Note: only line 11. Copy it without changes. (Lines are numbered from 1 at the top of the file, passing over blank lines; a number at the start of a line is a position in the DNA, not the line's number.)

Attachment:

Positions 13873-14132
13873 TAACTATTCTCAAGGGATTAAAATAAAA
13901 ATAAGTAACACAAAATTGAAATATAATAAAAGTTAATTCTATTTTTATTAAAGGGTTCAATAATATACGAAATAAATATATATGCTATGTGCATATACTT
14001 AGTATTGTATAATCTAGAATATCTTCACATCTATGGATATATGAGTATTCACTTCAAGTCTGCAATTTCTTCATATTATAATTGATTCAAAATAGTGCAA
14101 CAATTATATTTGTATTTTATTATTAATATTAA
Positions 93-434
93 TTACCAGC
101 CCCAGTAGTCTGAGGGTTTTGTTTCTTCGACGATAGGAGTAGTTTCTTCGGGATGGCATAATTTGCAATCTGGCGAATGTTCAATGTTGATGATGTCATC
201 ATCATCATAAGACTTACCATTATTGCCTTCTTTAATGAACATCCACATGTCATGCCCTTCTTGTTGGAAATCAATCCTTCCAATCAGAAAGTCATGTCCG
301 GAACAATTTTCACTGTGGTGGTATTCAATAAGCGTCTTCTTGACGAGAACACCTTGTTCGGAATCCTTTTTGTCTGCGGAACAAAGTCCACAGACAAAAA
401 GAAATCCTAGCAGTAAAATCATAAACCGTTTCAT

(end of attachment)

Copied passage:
401 GAAATCCTAGCAGTAAAATCATAAACCGTTTCAT